Oxford alumnus Margaret Thatcher is at the centre of a new debate between University academics after plans to name a university building in her honour were revealed.
Billionaire Wafic Saïd, who recently donated £15 million towards the construction of a new facility at the Saïd business school, told the Spectator that he hoped to name the building after the former Prime Minister, calling her a “lioness.”
Whilst many Oxford academics have backed “The Thatcher Building” as a fitting tribute to the former Prime Minister, others have suggested that she is an inappropriate figure to honour.
The dispute follows the decision of congress in 1985 to not award Thatcher an honorary Oxford degree due to her cuts to education. She became the first Oxford educated Prime Minister since the Second World War to be refused the honour and no incumbent has been offered one since.
History Professor Robert Gildea emphasised that current Oxford academics should acknowledge the earlier decision of their peers, commenting, “As a young lecturer I voted against giving her an honorary degree because of her attack on higher education and I have not changed my mind since then.”
He added, “Far from being a benefactor, Mrs Thatcher started the attack on the funding of higher education and began the process of marketization and privatisation of universities that has continued over the last 30 years,” concluding, “To name a building after Thatcher would be to legitimate those policies which are destructive of a university system which seeks to uphold its autonomy and the values of disinterested research, teaching and learning.”
However Emeritus Fellow of All Souls Peter Pulzer, who led the opposition to Thatcher’s honorary degree in 1985 disputed this argument, telling Cherwell that he was “indifferent to the proposal.”Pulzer stated, “I thought, and still think, that the refusal of the degree in 1985 was justified as a protest against the policies of the government of which she was head.”
He continued, “But buildings are named after all sorts of people, some of whom are controversial.
“There’s a difference between a comment on policies at the time and a later memorial to someone who has left office. The new passage linking the two parts of the Bodleian is named after Gladstone. I’m an admirer of Gladstone, but many people hated him.”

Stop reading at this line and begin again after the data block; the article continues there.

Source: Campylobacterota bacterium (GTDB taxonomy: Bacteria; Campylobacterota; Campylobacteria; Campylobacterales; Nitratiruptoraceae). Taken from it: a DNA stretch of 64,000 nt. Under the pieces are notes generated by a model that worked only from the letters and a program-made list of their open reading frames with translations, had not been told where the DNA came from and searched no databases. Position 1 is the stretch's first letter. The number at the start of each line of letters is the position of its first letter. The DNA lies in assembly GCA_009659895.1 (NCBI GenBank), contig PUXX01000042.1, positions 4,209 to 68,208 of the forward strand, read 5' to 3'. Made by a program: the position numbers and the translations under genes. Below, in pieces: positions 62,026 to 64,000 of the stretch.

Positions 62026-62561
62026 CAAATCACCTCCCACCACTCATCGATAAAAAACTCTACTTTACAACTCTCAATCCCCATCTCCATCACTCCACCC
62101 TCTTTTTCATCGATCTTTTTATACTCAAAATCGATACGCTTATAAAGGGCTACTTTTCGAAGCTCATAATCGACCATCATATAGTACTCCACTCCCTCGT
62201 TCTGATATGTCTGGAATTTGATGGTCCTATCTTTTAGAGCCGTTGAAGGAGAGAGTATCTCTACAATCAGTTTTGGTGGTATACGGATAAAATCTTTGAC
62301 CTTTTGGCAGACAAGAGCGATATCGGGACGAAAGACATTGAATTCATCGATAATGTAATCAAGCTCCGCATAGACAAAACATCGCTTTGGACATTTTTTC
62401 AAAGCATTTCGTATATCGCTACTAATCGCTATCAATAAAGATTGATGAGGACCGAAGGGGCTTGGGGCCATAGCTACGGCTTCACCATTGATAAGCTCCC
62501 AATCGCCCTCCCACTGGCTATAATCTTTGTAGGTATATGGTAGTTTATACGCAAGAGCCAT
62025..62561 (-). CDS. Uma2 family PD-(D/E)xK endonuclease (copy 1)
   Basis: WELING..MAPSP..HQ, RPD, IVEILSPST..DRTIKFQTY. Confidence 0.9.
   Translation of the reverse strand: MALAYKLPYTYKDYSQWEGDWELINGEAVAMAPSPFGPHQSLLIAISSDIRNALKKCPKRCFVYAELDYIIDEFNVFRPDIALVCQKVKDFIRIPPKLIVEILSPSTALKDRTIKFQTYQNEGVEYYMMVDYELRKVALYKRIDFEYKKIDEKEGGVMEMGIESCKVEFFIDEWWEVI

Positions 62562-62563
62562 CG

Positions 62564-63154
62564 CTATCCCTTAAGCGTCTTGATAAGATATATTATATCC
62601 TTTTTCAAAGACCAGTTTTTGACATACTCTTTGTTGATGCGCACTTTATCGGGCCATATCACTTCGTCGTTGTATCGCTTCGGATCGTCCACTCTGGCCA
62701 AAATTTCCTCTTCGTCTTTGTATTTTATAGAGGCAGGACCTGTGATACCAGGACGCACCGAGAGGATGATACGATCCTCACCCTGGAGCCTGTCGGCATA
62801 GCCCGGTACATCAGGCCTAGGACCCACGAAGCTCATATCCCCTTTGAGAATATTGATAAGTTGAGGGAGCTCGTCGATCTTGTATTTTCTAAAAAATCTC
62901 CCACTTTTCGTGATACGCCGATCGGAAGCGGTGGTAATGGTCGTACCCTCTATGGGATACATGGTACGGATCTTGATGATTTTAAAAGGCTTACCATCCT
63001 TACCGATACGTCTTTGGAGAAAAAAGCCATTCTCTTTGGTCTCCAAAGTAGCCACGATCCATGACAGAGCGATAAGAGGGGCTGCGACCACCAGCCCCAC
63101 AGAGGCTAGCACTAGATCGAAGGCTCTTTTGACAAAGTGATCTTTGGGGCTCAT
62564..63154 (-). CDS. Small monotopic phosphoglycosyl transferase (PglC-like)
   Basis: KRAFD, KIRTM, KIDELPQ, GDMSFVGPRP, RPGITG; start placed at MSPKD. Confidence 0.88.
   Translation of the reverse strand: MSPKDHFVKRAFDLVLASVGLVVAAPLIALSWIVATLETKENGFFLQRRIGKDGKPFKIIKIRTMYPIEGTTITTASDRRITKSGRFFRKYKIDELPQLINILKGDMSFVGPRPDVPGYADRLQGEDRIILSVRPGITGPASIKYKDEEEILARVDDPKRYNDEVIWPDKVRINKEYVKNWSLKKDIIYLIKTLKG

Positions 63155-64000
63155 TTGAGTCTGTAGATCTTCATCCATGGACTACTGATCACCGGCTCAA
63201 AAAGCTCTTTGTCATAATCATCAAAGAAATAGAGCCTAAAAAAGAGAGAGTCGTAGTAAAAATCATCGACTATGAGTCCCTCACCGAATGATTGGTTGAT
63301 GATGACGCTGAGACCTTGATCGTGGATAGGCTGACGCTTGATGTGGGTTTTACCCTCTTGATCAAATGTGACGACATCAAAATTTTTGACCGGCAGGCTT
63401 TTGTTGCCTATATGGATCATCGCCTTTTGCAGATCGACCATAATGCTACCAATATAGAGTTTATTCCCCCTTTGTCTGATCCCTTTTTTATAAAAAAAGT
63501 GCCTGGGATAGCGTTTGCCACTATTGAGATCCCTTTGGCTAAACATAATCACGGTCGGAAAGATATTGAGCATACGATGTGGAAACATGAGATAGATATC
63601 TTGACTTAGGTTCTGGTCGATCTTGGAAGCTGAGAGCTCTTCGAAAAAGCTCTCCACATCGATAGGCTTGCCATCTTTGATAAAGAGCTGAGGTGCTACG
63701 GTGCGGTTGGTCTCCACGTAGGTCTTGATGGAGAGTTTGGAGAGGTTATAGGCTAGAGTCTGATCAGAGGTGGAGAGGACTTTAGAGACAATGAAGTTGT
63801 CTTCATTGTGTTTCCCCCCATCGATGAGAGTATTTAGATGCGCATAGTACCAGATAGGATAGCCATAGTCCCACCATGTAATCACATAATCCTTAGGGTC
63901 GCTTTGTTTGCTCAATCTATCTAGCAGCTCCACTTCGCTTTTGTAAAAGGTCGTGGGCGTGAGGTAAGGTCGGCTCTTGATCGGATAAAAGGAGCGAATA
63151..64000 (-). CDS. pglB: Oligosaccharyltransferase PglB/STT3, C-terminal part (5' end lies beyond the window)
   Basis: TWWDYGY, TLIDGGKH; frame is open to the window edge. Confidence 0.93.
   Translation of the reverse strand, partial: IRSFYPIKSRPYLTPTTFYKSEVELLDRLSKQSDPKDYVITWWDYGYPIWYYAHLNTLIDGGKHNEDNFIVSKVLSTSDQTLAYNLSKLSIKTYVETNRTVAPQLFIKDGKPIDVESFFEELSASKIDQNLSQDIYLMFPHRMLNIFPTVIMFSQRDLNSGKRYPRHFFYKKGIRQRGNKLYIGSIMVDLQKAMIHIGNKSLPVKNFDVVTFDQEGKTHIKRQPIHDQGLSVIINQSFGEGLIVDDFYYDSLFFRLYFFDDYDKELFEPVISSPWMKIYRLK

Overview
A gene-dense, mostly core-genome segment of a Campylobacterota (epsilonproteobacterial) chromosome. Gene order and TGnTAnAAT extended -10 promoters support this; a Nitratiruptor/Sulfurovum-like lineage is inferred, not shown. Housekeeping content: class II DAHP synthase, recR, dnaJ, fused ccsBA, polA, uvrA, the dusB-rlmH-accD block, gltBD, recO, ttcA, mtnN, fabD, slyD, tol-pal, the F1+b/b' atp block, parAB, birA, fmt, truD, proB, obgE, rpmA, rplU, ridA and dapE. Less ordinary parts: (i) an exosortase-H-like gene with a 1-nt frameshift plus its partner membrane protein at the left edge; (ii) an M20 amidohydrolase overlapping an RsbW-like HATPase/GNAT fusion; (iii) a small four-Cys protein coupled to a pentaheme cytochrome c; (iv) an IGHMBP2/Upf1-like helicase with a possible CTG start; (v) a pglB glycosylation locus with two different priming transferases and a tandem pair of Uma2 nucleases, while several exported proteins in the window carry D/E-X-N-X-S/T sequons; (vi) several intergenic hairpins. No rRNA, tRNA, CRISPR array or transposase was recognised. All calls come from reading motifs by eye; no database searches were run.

Dr Alice Prochaska, principal of Somerville College, where Thatcher studied chemistry, told Cherwell that Somerville were “always glad to hear of plans to honour her.” She added, “We already have a Margaret Thatcher conference centre at Somerville, so the Saïd building would be far from the first building in Oxford to honour her.” Thatcher has been an Honorary Fellow at Somerville since before she became Prime Minister.
The student population has been equally as divided over the issue. Lincoln student Nathan Akehurst stated, “It comes at a time when Thatcher’s inheritors are busy packaging up and selling higher education, and the dons are absolutely right to attempt to force a Congregation vote. Honouring her with a building, especially when a Conservative-led government is in power continuing her legacy, is partisan and inappropriate.”
Brasenose student James Norman opposed the plans, remarking, “Margaret Thatcher’s ‘legacy’ is indubitably associated with a whole nexus of negative and offensive actions undertaken during her ministerial career contrary to the socially progressive and inclusive stance which Oxford has been attempting to align itself with in recent years.”
Thomas Adams, chair of the Oxford University Labour Club, said, “She is still a divisive figure and I understand why there has been opposition to these plans.
“If students who would be using the new building are strongly opposed to it, those concerns are of course valid. Student concerns should definitely be taken into account and if opposition is high enough they should seek a new name.”
Fergus Butler-Gaille also felt the plans were misguided, quipping, “It seems to me appropriate that such a vulgar and Mammon orientated institution as the Business school should appropriate the prophetess of monetarism for their ghastly new building.
“However there is the added problem that the majority of the opposition is led by morons who simply have a non-thought out, knee jerk reaction to ‘Thatcher’. As a consequence, I am torn between dislike for Mrs Thatcher and the profound dislike of stupid lefty JCR types opposing this for the sake of it.”
In contrast, History and Politics student James Johnson supported the suggestion, saying, “I believe the building should be named after Mrs Thatcher, the University should notice that Mrs Thatcher did a great deal for the country as well as making mistakes.
“Academics from across the spectrum are wrong to paint this as a ‘right v left’ issue. Instead, the naming of the building should be about recognising and applauding esteemed figures from the University, about celebrating the fact that Oxford University produced such a leading figure as Mrs T.”
He continued, “Mr Said has pumped £15 million into the project to profit the students of the University. Surely he should be allowed to choose the name of the institution?”
Wafic Saïd, 72, helped to broker the Al-Yamamah arms deal between Britain and Saudi Arabia in the 1980s, the UK’s biggest-ever export agreement. His £23 million gift in 1996 to establish the business school at Oxford was controversial and its opening in 2001 was marred by student protests.